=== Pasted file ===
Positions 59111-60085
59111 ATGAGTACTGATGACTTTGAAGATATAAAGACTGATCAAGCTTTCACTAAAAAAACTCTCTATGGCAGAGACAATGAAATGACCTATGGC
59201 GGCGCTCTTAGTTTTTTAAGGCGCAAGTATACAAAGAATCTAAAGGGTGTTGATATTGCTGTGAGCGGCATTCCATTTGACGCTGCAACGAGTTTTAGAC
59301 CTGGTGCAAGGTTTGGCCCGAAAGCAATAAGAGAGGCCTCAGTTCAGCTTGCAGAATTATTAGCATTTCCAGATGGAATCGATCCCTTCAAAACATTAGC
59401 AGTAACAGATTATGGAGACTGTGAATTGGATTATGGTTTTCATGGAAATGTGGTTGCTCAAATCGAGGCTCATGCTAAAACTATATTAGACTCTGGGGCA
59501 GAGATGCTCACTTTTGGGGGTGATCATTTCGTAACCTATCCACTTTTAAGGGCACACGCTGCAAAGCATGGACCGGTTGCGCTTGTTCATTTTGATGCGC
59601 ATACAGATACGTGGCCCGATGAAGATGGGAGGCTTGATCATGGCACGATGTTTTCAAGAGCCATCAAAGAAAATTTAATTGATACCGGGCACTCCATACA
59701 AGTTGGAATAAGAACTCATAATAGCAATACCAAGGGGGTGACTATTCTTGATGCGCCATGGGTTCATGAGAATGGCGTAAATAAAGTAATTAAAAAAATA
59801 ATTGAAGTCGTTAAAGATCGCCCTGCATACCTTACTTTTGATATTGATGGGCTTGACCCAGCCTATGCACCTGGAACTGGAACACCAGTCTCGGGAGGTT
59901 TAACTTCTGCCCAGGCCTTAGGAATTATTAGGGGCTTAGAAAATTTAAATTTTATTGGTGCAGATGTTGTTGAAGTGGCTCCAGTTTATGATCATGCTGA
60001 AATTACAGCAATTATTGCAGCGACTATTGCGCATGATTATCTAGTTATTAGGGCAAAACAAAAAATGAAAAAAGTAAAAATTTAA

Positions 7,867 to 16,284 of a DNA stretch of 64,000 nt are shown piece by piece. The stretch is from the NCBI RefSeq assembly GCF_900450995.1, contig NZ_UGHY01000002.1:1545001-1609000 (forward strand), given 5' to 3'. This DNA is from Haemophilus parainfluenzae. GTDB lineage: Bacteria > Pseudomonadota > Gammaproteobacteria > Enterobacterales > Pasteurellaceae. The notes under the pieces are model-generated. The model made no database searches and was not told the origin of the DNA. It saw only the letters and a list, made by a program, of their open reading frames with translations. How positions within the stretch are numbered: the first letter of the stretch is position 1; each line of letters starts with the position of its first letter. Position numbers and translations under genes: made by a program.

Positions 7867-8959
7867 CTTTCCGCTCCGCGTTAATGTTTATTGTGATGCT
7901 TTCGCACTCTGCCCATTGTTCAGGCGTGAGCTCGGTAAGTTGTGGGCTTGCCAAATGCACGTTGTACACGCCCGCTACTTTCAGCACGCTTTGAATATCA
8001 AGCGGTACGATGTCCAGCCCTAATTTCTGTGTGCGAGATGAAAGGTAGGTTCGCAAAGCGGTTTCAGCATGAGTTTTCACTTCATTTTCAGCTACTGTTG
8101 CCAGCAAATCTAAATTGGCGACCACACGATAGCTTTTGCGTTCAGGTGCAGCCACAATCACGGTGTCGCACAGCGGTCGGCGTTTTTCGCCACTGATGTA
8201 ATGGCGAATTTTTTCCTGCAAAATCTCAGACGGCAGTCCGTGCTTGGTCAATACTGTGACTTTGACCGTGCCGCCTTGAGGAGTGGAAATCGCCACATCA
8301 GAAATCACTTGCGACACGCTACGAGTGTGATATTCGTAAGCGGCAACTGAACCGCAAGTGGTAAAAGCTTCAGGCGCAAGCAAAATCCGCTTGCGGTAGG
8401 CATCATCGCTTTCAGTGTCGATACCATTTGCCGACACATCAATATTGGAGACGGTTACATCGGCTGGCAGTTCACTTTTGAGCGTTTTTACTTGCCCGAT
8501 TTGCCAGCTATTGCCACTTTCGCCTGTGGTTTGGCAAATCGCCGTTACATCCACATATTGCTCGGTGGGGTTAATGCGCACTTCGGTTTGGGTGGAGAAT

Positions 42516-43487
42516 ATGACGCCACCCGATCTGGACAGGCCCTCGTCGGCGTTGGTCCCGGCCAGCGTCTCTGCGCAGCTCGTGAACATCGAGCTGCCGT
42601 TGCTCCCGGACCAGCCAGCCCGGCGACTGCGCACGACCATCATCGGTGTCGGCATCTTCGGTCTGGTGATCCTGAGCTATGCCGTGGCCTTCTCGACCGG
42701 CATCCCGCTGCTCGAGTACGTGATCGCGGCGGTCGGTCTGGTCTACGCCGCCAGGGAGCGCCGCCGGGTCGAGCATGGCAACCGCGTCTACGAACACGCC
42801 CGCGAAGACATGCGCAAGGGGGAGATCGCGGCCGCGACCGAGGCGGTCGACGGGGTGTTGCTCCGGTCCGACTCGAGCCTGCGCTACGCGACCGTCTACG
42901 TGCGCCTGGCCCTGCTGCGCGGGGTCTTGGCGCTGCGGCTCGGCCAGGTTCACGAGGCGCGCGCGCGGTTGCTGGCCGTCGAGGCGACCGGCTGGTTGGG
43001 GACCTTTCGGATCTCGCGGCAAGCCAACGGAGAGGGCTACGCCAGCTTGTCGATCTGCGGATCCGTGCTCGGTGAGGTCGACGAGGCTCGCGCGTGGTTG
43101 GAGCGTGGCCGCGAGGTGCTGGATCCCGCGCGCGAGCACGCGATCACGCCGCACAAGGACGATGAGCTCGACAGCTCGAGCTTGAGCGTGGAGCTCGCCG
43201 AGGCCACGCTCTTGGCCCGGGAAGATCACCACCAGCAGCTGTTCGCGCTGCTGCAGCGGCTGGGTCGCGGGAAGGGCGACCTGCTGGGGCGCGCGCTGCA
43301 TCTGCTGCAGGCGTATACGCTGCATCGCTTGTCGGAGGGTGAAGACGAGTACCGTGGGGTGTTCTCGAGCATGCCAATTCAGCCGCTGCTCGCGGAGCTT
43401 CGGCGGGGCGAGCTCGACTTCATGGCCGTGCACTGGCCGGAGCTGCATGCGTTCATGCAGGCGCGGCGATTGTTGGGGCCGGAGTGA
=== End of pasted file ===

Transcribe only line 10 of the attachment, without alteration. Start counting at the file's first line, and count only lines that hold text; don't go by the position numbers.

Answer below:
59901 TAACTTCTGCCCAGGCCTTAGGAATTATTAGGGGCTTAGAAAATTTAAATTTTATTGGTGCAGATGTTGTTGAAGTGGCTCCAGTTTATGATCATGCTGA